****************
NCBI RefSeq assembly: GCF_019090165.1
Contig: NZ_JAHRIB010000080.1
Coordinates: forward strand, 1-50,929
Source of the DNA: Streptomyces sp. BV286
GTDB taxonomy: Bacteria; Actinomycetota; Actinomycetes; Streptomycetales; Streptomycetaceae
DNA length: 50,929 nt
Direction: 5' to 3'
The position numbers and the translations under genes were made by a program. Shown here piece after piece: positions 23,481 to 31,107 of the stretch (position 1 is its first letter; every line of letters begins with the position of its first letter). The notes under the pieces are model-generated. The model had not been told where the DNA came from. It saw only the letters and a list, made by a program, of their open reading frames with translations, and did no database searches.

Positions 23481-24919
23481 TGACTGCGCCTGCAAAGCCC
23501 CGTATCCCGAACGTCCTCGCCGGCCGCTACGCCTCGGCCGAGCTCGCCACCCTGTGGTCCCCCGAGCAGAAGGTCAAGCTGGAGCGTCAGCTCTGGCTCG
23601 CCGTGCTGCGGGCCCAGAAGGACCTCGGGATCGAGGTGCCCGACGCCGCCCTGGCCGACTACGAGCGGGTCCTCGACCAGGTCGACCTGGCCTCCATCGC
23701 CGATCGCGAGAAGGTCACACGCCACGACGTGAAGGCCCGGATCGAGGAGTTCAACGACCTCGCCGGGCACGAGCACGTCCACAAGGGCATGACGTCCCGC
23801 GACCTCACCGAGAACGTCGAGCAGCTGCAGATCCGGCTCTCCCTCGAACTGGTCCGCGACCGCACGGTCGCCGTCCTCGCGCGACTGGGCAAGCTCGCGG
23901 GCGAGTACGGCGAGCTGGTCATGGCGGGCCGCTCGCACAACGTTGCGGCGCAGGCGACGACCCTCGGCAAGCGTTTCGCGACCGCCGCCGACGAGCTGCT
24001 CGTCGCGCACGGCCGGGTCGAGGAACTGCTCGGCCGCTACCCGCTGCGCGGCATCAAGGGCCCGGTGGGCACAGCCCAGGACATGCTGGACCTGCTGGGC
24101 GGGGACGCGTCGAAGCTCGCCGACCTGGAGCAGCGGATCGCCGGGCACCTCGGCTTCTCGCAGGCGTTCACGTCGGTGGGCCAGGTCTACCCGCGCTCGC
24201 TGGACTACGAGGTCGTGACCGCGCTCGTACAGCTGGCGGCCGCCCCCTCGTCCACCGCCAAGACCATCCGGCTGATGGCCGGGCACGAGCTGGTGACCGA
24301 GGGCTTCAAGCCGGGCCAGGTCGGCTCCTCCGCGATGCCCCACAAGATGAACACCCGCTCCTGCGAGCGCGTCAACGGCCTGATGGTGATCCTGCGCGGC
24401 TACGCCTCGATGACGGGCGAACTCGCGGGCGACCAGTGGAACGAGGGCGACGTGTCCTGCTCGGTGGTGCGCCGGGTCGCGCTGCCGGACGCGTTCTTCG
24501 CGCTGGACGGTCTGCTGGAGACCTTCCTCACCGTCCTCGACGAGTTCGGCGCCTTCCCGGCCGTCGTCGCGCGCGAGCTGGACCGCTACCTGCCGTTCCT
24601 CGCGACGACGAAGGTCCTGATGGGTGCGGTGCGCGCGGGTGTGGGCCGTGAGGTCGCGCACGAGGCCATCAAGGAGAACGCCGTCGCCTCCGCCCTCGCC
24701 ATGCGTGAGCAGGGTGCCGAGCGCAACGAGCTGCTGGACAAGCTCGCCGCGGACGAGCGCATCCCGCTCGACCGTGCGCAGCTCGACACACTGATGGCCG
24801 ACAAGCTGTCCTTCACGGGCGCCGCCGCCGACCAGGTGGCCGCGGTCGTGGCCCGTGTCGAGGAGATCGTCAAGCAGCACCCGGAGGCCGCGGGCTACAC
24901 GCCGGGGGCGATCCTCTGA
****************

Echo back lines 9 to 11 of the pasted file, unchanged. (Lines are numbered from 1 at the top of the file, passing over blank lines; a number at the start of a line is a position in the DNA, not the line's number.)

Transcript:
Positions 23481-24919
23481 TGACTGCGCCTGCAAAGCCC
23501 CGTATCCCGAACGTCCTCGCCGGCCGCTACGCCTCGGCCGAGCTCGCCACCCTGTGGTCCCCCGAGCAGAAGGTCAAGCTGGAGCGTCAGCTCTGGCTCG